Don’t rush and purchase all your equipment in one swoop. Take it all in stages and purchase a piece or two of equipment each month (depending on the cost) and slowly build your way up. Some photographers were fortunate enough to purchase everything they need in one week, however, you don’t have to be like them so don’t try to and end up slowing down your progress because you can’t afford the next piece of equipment you need. The upside of doing this is you find yourself gradually learning about different pieces of gear that make more sense and be more affordable than what you had in mind to spend your money on, so browse and don’t be quick to hand your money over.

Natural Light

If possible, try to set up near a window that adds some natural light to your photo. This can help if you’re looking to use your flash a bit less or trying to get soft and even light in your photos. You may, however, end up with light that’s hard to control or extra ambient light in your photos. Depending on what you’re going for in your studio session, I would leave this as an option and not something that’s mandatory due to its pros and cons.


Now to see what would you need to have an actual home studio? Here are a few things that should be on your list.

– A Good Backdrop should be at the top top top of your list, realize how many times I said it? A good backdrop is the foundation of your Photo Studio next to having the camera to take the shot. Try to stick with plain solid colors like black, white, red, blue etc. The backdrop can be made out of pretty much any material and may vary in cost based on the material used. You can, however, get one on Amazon for just about $14 bucks.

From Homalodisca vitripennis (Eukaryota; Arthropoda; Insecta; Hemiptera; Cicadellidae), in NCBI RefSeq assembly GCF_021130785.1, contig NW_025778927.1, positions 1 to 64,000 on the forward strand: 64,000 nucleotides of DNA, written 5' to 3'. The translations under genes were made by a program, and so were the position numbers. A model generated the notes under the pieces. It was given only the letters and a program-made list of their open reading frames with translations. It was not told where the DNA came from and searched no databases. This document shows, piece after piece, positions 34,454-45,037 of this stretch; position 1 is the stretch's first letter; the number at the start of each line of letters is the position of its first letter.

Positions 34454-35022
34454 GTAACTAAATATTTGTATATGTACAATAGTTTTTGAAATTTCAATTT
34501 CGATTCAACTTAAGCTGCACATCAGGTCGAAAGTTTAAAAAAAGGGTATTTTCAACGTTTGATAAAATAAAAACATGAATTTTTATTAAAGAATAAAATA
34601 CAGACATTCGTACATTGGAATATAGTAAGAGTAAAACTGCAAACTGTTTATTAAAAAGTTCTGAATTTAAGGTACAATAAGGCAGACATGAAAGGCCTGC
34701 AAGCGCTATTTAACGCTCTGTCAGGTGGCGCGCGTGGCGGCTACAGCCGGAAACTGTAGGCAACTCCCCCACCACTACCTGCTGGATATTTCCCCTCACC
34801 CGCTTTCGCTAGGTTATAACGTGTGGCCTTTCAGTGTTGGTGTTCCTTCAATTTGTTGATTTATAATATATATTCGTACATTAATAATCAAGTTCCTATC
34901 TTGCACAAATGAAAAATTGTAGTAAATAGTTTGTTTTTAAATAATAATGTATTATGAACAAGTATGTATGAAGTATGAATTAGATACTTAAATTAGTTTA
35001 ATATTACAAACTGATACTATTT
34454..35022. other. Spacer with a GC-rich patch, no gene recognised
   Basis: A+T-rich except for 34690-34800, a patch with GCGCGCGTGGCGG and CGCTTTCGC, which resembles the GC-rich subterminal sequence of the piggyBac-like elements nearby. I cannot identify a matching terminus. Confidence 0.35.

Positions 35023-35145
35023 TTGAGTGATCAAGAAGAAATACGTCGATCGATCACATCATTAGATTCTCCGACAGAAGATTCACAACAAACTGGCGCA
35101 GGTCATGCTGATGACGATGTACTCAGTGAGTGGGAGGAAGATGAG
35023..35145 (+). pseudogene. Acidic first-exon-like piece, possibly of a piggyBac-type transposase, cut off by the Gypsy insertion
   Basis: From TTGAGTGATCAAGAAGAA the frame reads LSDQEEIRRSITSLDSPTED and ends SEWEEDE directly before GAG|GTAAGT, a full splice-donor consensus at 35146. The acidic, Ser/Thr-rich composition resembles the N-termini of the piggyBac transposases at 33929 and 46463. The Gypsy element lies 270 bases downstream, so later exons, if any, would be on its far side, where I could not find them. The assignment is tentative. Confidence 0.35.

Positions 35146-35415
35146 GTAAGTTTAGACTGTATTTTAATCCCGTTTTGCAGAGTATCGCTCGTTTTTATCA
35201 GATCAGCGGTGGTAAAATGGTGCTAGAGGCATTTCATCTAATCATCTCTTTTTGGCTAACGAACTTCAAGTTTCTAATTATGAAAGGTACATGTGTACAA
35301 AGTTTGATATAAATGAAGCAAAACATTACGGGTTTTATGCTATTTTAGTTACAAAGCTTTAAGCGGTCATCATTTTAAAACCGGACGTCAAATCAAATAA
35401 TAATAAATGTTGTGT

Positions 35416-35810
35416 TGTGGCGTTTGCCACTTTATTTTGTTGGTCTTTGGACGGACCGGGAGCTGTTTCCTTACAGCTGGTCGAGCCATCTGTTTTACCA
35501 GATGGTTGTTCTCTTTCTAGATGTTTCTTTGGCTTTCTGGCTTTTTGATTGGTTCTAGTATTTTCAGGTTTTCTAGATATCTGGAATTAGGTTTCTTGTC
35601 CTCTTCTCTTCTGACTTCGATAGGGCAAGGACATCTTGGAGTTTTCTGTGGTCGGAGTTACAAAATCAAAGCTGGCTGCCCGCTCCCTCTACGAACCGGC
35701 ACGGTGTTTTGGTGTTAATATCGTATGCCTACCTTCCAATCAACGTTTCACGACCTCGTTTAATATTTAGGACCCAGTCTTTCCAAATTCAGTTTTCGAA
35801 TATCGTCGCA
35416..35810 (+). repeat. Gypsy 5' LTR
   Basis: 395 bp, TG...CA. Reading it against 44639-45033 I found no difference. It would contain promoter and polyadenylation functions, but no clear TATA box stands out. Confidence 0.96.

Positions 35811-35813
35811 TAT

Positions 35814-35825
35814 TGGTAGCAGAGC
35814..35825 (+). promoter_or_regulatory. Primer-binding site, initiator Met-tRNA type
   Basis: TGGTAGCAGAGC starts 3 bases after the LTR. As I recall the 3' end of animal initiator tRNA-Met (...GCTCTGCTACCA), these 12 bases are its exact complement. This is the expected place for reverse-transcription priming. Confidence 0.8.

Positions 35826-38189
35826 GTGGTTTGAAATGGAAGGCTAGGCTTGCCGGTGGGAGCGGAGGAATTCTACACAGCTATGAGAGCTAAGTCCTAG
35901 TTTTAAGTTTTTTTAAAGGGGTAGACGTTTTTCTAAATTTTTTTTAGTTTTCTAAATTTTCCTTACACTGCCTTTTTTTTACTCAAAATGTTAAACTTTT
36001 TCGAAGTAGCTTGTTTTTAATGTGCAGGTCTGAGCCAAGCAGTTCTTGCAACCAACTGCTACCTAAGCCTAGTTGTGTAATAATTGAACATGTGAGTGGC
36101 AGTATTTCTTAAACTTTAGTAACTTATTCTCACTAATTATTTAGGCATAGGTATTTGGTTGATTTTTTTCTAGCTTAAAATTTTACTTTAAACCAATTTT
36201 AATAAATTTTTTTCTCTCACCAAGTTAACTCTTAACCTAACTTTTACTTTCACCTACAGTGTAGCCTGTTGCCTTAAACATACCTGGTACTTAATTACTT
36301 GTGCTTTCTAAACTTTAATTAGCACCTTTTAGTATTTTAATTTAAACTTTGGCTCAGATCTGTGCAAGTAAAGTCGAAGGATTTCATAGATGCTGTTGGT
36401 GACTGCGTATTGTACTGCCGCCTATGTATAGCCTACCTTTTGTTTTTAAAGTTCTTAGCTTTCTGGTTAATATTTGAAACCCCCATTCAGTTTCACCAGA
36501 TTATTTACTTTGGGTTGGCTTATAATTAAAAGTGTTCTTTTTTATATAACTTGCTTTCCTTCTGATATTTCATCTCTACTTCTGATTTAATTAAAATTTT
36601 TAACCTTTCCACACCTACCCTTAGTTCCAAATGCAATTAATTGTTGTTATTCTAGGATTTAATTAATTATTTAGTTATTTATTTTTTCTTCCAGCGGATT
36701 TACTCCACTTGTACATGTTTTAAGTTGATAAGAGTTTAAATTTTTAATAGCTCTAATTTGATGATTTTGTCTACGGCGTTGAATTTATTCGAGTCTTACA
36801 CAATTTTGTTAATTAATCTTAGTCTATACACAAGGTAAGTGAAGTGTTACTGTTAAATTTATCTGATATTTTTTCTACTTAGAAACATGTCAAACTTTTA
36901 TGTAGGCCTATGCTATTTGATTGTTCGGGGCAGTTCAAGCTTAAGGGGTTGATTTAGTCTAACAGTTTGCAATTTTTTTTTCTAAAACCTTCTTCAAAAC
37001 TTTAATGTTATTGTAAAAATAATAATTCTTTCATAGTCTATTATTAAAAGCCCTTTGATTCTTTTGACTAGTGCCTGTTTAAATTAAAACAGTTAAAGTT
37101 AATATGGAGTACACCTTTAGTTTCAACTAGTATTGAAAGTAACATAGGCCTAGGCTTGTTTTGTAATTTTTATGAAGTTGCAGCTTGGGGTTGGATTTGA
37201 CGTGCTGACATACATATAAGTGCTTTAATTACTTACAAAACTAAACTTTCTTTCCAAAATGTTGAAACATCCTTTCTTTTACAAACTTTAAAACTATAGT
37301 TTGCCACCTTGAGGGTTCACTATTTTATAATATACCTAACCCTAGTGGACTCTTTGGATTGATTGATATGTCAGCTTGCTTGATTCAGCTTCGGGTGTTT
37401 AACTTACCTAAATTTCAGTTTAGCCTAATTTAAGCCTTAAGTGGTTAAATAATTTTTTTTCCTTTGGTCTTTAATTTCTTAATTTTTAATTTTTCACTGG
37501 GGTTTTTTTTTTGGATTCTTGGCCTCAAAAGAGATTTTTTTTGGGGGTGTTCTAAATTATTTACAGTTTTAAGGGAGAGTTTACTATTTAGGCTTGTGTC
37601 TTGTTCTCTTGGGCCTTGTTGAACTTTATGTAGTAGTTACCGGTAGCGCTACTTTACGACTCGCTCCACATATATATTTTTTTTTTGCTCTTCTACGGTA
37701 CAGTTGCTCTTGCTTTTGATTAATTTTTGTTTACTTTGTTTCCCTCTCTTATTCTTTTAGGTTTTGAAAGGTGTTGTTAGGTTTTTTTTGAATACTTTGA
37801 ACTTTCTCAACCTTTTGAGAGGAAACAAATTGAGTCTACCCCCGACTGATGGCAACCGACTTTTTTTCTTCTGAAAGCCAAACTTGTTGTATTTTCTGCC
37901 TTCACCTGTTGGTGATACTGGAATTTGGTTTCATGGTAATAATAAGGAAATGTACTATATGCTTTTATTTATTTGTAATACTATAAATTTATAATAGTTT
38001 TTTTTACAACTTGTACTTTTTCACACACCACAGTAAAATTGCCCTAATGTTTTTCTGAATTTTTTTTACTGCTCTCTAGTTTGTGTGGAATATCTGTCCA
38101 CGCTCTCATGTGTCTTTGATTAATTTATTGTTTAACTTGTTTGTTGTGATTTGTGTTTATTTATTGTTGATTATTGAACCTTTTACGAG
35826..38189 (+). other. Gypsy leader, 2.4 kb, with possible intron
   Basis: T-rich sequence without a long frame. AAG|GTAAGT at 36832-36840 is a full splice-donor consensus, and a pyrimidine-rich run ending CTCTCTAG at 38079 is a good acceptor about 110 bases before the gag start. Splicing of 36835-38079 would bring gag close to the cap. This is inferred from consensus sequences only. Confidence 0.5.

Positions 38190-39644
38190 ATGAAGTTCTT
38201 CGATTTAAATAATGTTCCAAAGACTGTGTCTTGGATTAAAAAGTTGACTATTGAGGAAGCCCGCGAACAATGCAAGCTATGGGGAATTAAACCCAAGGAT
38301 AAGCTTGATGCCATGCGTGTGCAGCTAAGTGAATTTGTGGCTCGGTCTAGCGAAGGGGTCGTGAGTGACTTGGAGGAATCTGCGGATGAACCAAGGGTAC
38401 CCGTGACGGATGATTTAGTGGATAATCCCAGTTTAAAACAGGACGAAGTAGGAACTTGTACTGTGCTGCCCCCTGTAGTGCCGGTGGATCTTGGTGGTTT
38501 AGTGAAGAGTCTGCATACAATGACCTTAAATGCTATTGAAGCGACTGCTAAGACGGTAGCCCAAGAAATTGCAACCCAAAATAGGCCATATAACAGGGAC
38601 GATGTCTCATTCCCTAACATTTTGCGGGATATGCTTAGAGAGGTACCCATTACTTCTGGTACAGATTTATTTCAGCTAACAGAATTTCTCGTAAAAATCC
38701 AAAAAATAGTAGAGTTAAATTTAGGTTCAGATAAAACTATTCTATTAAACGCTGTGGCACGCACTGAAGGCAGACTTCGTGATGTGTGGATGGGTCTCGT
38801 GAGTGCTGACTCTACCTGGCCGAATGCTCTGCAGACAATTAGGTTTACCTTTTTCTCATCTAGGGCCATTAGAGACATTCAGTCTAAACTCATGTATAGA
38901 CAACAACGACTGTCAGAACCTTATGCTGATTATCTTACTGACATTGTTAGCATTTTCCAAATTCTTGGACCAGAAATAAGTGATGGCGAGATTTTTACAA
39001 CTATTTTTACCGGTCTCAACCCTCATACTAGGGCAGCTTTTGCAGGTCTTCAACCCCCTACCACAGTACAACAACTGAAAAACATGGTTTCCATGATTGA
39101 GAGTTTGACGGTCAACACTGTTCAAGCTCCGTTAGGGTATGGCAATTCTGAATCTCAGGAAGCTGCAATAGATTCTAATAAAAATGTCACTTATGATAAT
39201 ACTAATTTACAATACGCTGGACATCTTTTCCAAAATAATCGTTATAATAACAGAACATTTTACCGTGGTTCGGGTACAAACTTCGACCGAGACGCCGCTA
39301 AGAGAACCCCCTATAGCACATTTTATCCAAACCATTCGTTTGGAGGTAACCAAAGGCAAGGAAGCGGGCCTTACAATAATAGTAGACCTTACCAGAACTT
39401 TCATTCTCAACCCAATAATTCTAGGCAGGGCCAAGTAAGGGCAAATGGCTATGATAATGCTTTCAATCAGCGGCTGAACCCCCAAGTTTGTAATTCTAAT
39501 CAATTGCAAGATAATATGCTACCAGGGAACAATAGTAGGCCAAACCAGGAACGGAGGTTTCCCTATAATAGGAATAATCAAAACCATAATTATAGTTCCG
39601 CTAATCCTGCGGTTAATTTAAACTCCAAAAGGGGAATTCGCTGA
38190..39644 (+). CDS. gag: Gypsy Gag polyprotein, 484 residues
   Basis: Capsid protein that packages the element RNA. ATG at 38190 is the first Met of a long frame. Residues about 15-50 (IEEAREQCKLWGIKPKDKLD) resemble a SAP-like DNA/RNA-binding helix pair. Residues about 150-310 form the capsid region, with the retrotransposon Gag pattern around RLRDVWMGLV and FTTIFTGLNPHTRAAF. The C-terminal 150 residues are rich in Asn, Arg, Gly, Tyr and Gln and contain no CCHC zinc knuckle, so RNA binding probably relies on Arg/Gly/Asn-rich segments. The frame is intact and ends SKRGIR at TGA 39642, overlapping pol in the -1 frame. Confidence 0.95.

– A Backdrop Stand or support will basically be what’s used to hold the backdrop up and you can get a pair of those for just about $35 dollars on Amazon.

– Flash Modifiers such as Umbrellas or a Softbox. You’ll end up using these to control the effects of the light coming from your flash. Of course, there are so many to choose from because they come in different sizes and shapes. Your Umbrellas are used to spread light to a large group of people, these are highly portable and run for just about $10 Dollars each and just about $72 Dollars if you would like to just get a kid. The softbox will have control over the direction of the light from your flash. These are less portable and may be more expensive than umbrellas but none the less they are a necessity and run for just about $75 Dollars.

– Flashes and Flash Triggers will run you about $50 Bucks per flash and as little as $20 for the Triggers.

Other pieces of equipment you might see while doing your search are indeed used in Studio Photography but are not complete necessities to get started. I hope this has helped you in your process of creating your own Photography Studio.

Thank you for reading, Until next time!

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Michael Moodie is a Freelance Photographer and Photojournalist. He Enjoys Lifestyle Photography and Traveling while doing all things creative!